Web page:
George Beverly Shea was a young man in the late 1920s aspiring to become a well-known singer. He entered Houghton College in New York in 1928 to get some good music training, but family financial problems caused him to leave after only one year. He found a job as a clerk for an insurance company and continued his vocal training while living with his parents in New York. He sang in churches all over the city and for local Christian radio broadcasts.
Then, one day, a director for a network radio station heard Bev Shea sing and arranged for him to audition for a part with the Lynn Murray Singers, who had a nationwide radio program. Bev Shea was excited about the prospect of singing on a nationwide, network radio program and being heard by large numbers of people. He had a chance to make "big money," so he went to the audition and was offered the job. There was one drawback, though. If he sang for the Lynn Murray Singers, he couldn't sing for Jesus anymore.
Bev Shea agonized over the decision. It was during the days of the great depression, and his family really needed the money. Then, on a Saturday night, his mother found a poem written by Rhea F. Miller. She wrote out a copy and placed it on the piano. On Sunday morning, Bev Shea found that poem and a tune popped into his head to go along with the words. He wrote it down, and that morning he sang it for the first time in the church where his father was the pastor.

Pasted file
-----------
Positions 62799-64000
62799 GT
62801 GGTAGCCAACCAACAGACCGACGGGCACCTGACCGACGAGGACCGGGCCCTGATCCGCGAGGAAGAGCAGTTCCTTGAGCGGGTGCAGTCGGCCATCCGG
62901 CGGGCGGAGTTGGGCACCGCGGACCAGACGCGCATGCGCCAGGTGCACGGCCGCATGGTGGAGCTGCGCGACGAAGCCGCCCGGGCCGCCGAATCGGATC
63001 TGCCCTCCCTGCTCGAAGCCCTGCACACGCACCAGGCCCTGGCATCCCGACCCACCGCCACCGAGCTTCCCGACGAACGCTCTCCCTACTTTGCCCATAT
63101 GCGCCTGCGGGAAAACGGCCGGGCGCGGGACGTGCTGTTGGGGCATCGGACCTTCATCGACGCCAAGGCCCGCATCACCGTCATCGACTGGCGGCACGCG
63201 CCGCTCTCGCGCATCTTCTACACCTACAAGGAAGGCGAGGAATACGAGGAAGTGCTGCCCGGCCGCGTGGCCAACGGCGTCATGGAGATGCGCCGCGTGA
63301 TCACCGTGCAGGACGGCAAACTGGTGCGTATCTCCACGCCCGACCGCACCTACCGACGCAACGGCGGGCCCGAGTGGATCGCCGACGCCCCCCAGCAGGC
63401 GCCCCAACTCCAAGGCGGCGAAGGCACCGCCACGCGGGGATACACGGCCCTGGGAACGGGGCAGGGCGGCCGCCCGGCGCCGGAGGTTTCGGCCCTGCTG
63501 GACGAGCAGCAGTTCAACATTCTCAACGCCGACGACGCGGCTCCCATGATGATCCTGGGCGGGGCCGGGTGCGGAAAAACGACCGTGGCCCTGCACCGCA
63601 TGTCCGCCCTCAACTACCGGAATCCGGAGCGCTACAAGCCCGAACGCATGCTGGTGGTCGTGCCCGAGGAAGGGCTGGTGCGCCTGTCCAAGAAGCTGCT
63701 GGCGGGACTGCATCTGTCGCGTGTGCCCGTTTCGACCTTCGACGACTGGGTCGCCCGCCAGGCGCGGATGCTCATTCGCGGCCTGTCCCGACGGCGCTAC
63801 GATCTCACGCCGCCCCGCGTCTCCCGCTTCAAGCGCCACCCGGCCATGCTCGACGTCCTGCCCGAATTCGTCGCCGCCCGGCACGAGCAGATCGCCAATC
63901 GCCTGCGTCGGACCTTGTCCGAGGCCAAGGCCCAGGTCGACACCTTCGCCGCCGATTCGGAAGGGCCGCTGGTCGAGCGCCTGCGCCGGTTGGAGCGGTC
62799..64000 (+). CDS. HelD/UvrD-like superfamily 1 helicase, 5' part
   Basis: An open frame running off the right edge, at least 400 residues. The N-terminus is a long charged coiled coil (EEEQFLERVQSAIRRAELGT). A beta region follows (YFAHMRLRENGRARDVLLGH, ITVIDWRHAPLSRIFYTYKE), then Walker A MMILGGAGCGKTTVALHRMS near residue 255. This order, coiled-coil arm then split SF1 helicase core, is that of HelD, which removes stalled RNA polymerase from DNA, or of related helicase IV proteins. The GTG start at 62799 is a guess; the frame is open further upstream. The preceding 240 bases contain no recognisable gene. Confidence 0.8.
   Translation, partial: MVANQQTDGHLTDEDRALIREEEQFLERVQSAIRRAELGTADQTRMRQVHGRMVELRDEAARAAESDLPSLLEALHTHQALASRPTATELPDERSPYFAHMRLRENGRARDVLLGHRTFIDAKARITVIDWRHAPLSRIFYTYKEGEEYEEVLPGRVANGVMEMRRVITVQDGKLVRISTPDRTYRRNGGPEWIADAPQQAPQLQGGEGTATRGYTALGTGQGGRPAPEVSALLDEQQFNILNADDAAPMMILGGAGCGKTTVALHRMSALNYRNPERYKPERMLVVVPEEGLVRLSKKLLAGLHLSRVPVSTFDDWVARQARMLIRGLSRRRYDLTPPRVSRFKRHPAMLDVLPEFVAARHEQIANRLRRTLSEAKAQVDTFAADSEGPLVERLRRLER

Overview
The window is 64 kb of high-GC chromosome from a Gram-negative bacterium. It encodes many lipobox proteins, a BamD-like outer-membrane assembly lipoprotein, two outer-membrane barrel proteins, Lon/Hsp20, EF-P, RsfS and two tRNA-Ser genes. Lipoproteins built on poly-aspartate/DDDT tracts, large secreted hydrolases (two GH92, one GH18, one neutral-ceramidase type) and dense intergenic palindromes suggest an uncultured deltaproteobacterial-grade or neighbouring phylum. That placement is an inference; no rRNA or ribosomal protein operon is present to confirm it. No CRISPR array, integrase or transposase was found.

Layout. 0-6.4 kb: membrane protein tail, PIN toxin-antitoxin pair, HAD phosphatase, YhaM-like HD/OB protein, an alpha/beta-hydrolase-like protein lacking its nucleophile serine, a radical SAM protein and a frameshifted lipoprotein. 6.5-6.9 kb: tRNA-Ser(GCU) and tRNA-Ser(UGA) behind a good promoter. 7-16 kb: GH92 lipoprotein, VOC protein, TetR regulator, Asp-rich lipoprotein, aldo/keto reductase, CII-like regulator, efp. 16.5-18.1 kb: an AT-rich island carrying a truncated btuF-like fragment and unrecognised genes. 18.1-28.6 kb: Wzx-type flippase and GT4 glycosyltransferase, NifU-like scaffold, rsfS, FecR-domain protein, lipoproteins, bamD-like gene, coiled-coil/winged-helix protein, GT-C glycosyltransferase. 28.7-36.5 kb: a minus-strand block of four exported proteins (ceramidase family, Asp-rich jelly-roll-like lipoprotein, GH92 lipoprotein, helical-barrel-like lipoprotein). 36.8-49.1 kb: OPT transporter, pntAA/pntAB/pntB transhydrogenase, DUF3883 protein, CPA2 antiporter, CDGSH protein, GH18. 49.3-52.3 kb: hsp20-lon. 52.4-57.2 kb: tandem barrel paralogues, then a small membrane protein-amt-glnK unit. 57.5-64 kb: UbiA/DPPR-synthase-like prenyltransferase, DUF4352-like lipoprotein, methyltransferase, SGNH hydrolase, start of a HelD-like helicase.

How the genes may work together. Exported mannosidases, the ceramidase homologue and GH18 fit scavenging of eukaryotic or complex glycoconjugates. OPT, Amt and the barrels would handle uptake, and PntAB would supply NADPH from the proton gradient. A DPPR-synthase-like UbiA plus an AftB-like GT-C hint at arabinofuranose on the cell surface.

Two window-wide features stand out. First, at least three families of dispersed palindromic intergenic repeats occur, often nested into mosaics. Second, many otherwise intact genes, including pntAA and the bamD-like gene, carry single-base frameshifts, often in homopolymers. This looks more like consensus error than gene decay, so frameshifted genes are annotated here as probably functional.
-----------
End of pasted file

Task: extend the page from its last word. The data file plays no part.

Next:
Those words helped Bev Shea make the decision of a lifetime. He turned down the offer to sing with the Lynn Murray Singers so he could sing for Jesus the rest of his life. Soon after that, Billy Graham asked him to be a part of his team, and as they say, "The rest is history."
(From a sermon by C. Philip Green, Take a Risk, 5/25/2012)
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